Politics were exploding with mobs and nooses on the capitol lawn, but “I raise a hallelujah” (which was a hard song to decipher in tone that week, given the church’s complicity with radical Trumpism). Black men were killed in the streets by white officials and vigilantes alike, but “What a beautiful name it is.” Millions of people all around us were dying from the same disease, but “I am who you say I am.”
While all of this was going on (and still is), I couldn’t help but join the disciples and wonder, “Jesus, when you gonna wake up? We’re struggling here! Everywhere we look, life seems to be unraveling at the seams! My friends are in the deepest pain I’ve ever seen them in and we’ve been praying and praying for answers and finding none!”
Do these questions sound blasphemous? Then it’s time to read the Bible with fresh eyes. Job is 42 chapters on the question of, “If God is good, then why do bad things happen to good people and good things happen to bad people?” That thought is hardly original with our generation. On top of that, 47% of the Psalms have themes of lament. And beyond that, the prophets are constantly calling God’s people to intervene in the pain of the world around them. And if we’re actively doing such things, there’s no way we ourselves won’t encounter some pain and need to talk and sing about it.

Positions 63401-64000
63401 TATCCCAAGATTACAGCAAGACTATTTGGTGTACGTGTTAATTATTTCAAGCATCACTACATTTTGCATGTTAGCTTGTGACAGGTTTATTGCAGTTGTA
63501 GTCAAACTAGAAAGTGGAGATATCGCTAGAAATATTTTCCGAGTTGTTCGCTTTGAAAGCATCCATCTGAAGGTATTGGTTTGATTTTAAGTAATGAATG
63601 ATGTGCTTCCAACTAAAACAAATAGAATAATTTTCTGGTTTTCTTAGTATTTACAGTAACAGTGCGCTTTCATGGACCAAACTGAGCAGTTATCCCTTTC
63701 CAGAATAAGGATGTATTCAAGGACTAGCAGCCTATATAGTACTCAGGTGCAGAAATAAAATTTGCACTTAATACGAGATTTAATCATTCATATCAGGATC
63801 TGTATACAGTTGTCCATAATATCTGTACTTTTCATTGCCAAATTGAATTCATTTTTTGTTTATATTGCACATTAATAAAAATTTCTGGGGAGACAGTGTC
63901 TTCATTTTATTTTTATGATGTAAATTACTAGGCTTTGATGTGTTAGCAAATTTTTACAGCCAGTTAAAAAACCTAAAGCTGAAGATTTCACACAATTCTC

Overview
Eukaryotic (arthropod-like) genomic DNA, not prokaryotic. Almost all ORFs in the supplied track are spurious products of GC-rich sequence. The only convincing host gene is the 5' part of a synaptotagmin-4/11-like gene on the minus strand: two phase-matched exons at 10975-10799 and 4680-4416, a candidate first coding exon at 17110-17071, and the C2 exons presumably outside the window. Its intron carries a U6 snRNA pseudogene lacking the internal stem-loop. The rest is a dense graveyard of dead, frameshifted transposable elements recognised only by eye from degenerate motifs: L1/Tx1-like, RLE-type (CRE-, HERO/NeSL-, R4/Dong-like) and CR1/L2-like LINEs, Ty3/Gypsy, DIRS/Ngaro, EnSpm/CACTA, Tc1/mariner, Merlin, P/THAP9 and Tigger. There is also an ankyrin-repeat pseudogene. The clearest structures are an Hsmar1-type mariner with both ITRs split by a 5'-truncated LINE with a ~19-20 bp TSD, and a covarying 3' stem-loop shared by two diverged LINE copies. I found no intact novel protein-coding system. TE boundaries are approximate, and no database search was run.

Fortunately, the Psalmists give voice to our tears. Let’s give the most extreme example we can to establish our point. Have you read Psalm 88? It’s easily the darkest song in all of the Scriptures. It doesn’t event end on a positive note: “You have caused my beloved and my friend to shun me; my companions have become darkness.” The end. (Except that the Psalms haver been crafted in an order that requires you to keep reading and singing your way forward, so it’s not fully the end.)
But as dark as Psalm 88 is, here’s the odd beauty of this song: It’s a part of God’s inspired Bible. So to sing such a song, is to lean into lyrics that God has helped craft for us to voice our own pain, both to ourselves and back to him. Or as Kit Barker says, “God offers these words to his people as righteous responses to their sufferings and as righteous responses to the suffering of those among them” (“Lament as Divine Discourse,” Finding Lost Words, page 55, Kindle).